On the quest for safe, reliable and accessible tools to accurately diagnose Alzheimer’s disease, researchers from the Perelman School of Medicine at the University of Pennsylvania found a new way of diagnosing and tracking Alzheimer’s disease, using an innovative magnetic resonance imaging (MRI) technique called Arterial spin labeling (ASL) to measure changes in brain function. […]
Tag Archives | Diagnose
In a study conducted at 12 university-based research sites, there was wide variation in how best-estimate clinical diagnoses within the autism spectrum were assigned to individual children, according to a study being published Online First by the Archives of General Psychiatry, one of the JAMA/Archives journals. The research was carried out by Catherine Lord, Ph.D., […]
Functional psychosis can be diagnosed from the first indications of the patient, thanks to affective symptomatology. Depressive moods, hyperactivity and lack of concentration are affective symptoms that can present themselves during the first psychotic episodes, and the presence or absence of any of them may contribute to differentiating, at an early stage, between the different […]
Updated guidelines from the American Academy of Pediatrics (AAP) offer new information on diagnosing and treating Attention-Deficit/Hyperactivity Disorder (ADHD) in younger children and in adolescents. Emerging evidence makes it possible to diagnose and manage ADHD in children from ages 4 to 18 (the previous AAP guidelines, from 2000 and 2001, covered children ages 6 to […]
Children with a parent who was deployed in the U.S. military efforts Operation Iraqi Freedom (OIF) and Operation Enduring Freedom (OEF) for longer periods were more likely than children whose parents did not deploy to receive a diagnosis of a mental health problem, according to a report published Online First today by Archives of Pediatrics […]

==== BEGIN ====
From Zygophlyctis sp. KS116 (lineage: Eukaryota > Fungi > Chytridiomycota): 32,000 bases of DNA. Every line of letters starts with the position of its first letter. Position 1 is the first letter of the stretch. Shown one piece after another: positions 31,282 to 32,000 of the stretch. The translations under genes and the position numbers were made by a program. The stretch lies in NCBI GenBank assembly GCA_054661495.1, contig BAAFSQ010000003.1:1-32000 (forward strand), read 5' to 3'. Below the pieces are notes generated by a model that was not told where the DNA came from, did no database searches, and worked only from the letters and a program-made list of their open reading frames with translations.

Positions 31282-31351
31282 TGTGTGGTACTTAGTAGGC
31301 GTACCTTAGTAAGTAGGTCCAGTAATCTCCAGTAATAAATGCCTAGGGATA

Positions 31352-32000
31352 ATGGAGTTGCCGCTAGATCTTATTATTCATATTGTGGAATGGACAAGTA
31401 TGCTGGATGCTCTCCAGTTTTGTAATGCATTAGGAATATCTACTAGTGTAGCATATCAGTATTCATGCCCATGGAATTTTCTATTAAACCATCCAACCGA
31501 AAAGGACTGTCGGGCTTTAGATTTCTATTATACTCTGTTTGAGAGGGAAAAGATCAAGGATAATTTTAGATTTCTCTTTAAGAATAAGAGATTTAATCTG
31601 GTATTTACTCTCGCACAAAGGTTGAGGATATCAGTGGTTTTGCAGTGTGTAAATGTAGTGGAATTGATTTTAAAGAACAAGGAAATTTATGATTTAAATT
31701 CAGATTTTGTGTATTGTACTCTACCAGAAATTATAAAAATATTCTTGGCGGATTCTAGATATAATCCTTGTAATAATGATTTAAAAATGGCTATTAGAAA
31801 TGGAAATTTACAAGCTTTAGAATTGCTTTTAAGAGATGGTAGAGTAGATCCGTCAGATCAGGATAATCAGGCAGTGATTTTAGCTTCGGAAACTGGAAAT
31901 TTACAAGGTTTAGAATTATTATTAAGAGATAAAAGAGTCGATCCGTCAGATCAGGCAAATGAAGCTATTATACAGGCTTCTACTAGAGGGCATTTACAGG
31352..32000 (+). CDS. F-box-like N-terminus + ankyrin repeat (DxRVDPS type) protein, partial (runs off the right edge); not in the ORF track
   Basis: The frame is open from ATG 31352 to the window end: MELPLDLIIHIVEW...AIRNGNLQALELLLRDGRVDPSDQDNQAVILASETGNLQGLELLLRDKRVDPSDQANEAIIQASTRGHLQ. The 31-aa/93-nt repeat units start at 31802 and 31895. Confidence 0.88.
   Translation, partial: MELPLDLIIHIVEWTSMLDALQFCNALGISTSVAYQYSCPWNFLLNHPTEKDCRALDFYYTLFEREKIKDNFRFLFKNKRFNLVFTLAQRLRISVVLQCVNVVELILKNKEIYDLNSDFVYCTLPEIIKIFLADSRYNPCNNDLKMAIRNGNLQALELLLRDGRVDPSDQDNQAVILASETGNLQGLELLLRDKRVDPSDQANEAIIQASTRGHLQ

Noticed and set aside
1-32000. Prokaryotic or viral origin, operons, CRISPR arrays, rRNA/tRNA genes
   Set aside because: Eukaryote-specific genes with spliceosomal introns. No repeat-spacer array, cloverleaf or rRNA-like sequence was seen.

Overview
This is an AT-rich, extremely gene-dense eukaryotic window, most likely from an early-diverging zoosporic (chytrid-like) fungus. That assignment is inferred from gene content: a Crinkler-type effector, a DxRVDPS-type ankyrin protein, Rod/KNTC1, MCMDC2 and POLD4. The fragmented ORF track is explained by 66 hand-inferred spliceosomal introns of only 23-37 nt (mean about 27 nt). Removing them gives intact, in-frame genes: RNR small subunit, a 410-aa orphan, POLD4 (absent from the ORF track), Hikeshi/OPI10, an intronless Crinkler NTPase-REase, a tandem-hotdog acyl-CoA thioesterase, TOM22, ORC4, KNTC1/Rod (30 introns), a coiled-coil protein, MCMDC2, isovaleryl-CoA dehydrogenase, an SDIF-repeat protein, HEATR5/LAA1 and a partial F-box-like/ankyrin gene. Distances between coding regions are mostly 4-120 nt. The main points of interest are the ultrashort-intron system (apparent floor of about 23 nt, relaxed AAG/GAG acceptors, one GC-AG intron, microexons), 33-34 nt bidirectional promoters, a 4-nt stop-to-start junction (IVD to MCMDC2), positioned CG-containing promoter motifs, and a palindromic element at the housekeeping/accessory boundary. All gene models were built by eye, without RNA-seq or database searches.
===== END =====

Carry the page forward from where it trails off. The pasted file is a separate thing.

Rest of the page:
Compared to other common psychiatric disorders, the diagnostic reliability of alcohol dependence (AD) as determined by the Diagnostic and Statistical Manual of Mental Disorders – Fourth Edition (DSM-IV) is relatively high. However, when members of the general public are asked to report on past experiences or lifetime history (LTH) of psychiatric or substance use disorders, […]
A new study from Cambridge University has for the first time found that autism diagnoses are more common in an IT-rich region. The Medical Research Council (MRC) funded study, published today in the Journal of Autism and Developmental Disorders, has important implications for service provision in different regions and for the ‘hyper-systemizing’ theory of autism.
Functional magnetic resonance imaging (fMRI) may provide an early and objective indicator of autism, according to researchers at Columbia University in New York City, who used the technique to document language impairment in autistic children. Results of their study appear online and in the August issue of Radiology.